I was listening to a couple episodes of “Dear Sugars” along the course of this week. For anyone who hasn’t ever listened to it, it is essentially a podcast associated with the New York Times where people can ask for advice. I had never listened to it before but it was recommended to me. Each episode has a theme and the themes I listened to this week were about relationships, sexuality, infidelity, restarting your life, self image and consent culture. Some of these are related, some of them aren’t but the one thing that seemed to tie them all together was that we ourselves or other people have some sort of expectation to define ourselves.

Stay with me. None of the complex situations that were being discussed on the show have a simple answer. I would never want to simplify or lessen someone else’s experience. All of them are valid and could have an infinite amount of “solutions” (quotes around solutions because I have recently discovered not everything needs fixing, but that is likely another post). However, at the core of these situations it just seemed like the writer wanted permission to be themselves, not be held to some unrealistic expectations that they didn’t sign up for, or have the permissions to change. In the episodes about relationships the writer discussed how they felt guilty for not being the person their partner decided to marry. In the episodes on sexuality the writer also expressed a degree of guilt for questioning their sexuality, putting a label on it, ripping the label off, putting another four on and then still having no “accurate” way to describe how they felt (as you may have guessed, I don’t believe in somehow limiting the beautiful, infinite complexities of a human’s spirit by ascribing an “accurate” label to someone). Those who were featured in the series about infidelity weren’t sure what to do because either themselves or their partner changed so much and so someone strayed because they were looking for something else. That “something else” in many of the cases turned out to be themselves. Even they expected themselves to stay the same and were some combination of shocked, hurt, and confused when that didn’t happen.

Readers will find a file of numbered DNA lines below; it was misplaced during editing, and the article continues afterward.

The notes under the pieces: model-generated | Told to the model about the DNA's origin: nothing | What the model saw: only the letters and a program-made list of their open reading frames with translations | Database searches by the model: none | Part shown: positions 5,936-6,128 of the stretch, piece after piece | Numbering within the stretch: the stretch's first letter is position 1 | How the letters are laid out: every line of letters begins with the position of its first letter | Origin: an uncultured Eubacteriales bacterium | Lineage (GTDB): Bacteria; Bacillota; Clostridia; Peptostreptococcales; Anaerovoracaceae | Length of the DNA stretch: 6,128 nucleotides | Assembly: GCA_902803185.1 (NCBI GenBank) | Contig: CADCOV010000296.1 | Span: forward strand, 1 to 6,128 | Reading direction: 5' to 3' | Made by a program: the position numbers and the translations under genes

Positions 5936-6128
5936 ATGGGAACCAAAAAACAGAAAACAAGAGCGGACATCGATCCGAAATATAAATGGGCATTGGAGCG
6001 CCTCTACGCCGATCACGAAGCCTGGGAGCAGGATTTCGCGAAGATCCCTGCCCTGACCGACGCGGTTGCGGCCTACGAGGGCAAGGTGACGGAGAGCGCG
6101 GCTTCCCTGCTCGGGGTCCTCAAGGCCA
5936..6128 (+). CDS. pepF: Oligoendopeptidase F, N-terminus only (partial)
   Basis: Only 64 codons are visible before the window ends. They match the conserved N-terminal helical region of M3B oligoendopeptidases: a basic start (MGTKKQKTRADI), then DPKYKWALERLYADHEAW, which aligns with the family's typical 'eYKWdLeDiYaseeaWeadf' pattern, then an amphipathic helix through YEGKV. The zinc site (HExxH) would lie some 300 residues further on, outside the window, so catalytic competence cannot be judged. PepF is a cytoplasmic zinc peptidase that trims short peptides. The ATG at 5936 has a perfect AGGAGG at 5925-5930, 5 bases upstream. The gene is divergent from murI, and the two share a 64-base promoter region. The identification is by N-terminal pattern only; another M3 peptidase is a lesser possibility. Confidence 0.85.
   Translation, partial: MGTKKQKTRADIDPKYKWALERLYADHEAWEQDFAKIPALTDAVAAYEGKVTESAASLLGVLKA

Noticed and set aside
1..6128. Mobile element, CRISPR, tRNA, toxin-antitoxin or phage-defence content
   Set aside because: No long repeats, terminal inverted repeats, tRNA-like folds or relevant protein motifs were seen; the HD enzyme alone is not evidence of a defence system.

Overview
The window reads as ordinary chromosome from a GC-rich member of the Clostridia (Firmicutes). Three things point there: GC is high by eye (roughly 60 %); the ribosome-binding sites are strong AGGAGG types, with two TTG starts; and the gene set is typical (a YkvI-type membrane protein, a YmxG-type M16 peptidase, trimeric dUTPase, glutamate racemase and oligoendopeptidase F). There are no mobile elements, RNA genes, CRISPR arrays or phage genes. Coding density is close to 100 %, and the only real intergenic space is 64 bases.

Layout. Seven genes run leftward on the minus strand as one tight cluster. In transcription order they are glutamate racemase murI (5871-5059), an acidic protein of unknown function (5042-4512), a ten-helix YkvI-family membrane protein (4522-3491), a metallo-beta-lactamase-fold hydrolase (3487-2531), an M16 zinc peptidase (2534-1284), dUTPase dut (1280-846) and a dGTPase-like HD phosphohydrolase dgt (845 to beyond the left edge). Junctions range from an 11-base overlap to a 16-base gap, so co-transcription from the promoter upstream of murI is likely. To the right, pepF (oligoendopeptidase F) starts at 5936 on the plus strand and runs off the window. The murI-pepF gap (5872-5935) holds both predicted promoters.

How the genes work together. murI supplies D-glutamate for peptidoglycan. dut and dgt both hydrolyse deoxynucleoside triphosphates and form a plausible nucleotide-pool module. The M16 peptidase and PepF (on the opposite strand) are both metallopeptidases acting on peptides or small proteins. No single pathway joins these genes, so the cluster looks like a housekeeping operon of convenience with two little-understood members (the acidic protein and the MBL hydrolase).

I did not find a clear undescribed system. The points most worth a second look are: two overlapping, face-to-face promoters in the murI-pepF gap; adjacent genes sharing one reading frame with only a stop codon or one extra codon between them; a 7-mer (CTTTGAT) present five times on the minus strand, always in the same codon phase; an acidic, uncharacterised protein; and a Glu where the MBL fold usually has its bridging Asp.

I really don’t know where it comes from, but there is some sort of invisible expectation that we ourselves or other people try to enforce upon ourselves. I can’t speak for everyone, I can only speak from my own experience and make gentle observations from what people have stated about theirs. However, I have not yet met a person who is completely liberated from every expectation that comes from friends, family, society, ourselves, etc. I say yet because I’m sure they exist though so if you’re reading this and you are one of them, please message me or leave a comment because I would love to know your experience!

But where does it come from? Why do we even have it? My first encounter with this was when I went through this huge, earth shattering shift entering my junior year of college. I had a partner at the time and he noted how much I had changed and how it made him uncomfortable. My first reaction was questioning, “what on Earth did it have to do with him?” and wondering if there was something wrong with me for changing so much, should I change back etc. I had never had someone comment on me not being the same or what they expected. To be fair, it was a lot and it was over the summer when we hadn’t seen each other. Either way, why did I need his or anyone else’s permission to change? When we decided to be in a relationship, I didn’t sign some invisible contract that said we were both meant to stay the same as well as our partnership. So why was he uncomfortable? Why would he expect me to be exactly the same from when he last saw me?